Eastwood has just produced a Limited Edition of their popular Classic 12 in Metallic Blue. Only 24 of these electric 12-string guitars were made. They begin shipping Oct 10, 2012. First come, first served. Order yours today!
What could be more exciting than unwrapping a new guitar at Christmas? How about a custom color Seafoam Green Delta 6 Resonator!? What about a nifty Airline Mandola in Metallic Blue?! That’s right folks, we’ve made 12 of them in these never-been-done-before colors, ready to ship to you on December 9th, with plenty of time to stuff it under the tree for your loved ones.Just like a real Christmas present, you can’t see it until you unwrap it! (just kidding, but we won’t have pictures of them until Dec 7th) However, we know you’re going to love them, so we are taking PRE-ORDERS NOW. Of course, you will get to see some photos before we ship and you can cancel your order if you don’t like it for any reason.
Teisco guitars have run a curious course in the opinion of vintage guitar fans. There was a time when any unidentified Japanese guitar from the 1960s—and that was just about all of them, even with brand names—was said to have been “made by Teisco,” and was generally held in disdain. Then, what used to be just cheap old guitars became collectible “vintage” guitars and before you knew it, Teisco and other el-cheapos were all of a sudden desirable and treated more or less seriously.
It’s funny how history and evolution work. They follow a loosely Hegelian dialectical process of first going one way, then leaping to an opposing pole, and finally ending somewhere in the middle, only to start the process over again. This Kramer Ferrington acoustic-electric reflects one of those dialectical swings that occurred in the mid-1980s.
In the 1960′s Maurice Lipsky Music Co., a prominent importer and distributor in New York City, developed the Domino brand of guitars. In 1967 Lipsky introduced a line proto-copies carrying the Domino brand name. Most were inspired by European models such as the EKO Violin guitar. Here is the original flyer announcing the lineup from 1967, claiming “DOMINO IMAGINATION LEADS THE ROCK GENERATION!”. The California Rebel, recently reissued by Eastwood Guitars, is front and center here in 1967.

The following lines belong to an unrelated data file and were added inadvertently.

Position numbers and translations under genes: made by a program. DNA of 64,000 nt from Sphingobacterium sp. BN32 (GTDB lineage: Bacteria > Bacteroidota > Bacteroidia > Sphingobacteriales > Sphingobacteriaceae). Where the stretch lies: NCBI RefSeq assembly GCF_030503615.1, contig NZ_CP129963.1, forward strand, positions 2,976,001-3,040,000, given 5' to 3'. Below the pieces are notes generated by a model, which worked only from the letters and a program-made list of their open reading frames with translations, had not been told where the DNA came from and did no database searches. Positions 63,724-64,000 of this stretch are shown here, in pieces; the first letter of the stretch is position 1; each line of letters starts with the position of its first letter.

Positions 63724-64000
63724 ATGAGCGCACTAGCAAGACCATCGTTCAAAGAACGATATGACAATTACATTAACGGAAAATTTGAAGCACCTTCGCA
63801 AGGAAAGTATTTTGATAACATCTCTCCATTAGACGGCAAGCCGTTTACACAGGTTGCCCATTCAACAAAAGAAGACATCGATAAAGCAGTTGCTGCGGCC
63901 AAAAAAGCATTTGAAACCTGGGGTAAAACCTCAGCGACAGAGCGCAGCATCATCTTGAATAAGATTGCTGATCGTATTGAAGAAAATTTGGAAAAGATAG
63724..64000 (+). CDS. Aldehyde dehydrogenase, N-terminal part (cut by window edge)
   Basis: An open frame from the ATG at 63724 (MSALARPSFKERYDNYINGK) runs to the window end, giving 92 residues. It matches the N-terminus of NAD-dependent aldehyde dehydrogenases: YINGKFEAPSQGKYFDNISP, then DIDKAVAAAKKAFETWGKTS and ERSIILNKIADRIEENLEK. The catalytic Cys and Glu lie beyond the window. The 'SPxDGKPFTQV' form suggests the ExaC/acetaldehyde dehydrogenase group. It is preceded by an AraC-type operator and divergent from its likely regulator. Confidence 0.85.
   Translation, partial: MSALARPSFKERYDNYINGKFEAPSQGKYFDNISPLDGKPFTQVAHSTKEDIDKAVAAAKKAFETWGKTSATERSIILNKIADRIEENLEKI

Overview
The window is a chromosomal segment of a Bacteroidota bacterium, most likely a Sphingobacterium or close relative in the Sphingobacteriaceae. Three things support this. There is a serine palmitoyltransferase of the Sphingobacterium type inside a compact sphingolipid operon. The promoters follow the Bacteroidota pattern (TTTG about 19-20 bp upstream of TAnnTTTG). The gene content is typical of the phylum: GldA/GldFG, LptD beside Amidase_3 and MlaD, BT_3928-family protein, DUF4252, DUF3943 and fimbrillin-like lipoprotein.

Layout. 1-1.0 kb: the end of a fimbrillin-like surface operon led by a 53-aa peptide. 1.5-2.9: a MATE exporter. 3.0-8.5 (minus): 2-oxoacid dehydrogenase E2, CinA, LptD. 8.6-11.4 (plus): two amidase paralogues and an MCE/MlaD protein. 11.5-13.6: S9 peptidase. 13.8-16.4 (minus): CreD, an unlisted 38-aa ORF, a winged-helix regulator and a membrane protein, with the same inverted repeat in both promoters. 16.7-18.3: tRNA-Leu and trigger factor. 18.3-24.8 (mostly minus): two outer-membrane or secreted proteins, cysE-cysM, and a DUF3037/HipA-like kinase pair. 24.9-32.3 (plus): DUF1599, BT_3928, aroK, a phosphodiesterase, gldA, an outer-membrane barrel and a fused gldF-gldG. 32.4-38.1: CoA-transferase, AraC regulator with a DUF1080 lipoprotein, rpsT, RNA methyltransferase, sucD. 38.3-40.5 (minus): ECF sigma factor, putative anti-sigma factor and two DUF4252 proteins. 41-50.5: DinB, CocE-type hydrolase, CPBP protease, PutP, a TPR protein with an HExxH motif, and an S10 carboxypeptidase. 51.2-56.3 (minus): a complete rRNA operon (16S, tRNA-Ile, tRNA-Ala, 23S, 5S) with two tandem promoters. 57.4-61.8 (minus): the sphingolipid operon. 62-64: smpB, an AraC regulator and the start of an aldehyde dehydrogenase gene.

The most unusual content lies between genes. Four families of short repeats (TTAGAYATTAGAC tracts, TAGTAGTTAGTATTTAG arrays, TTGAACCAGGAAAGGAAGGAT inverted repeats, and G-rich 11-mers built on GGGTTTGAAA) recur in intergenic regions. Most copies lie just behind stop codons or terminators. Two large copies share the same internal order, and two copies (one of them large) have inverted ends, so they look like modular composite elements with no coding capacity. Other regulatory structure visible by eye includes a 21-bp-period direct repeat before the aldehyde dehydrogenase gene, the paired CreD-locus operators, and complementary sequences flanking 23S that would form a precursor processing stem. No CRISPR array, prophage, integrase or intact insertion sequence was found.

EKO was an Italian musical manufacturer, prominent in Europe from the late 50’s to the 1980’s. The brand lives on today, but the instruments are no longer produced in Italy. To the best of my knowledge, they evolved from being an accordion manufacturer in the late 50’s, to creating some of the coolest electric guitars in the early sixties. They were known for their crazy pearloid and faux woodgrain finishes, accordion switches and funky body shapes. Later in the early 1970’s, they also took over production for VOX guitars, and were distributed in USA by the LoDuco Brothers in Milwaukee. That is likely where this guitar came from.
Knowledge can be a terrible thing, especially if you’re a collector like me. Once I learn about a subject—say, an obscure guitar maker with connections to bigger things that almost no one knows about—I want one, or two. Never fails. That’s how I ended up with this 1981 Renaissance bass.
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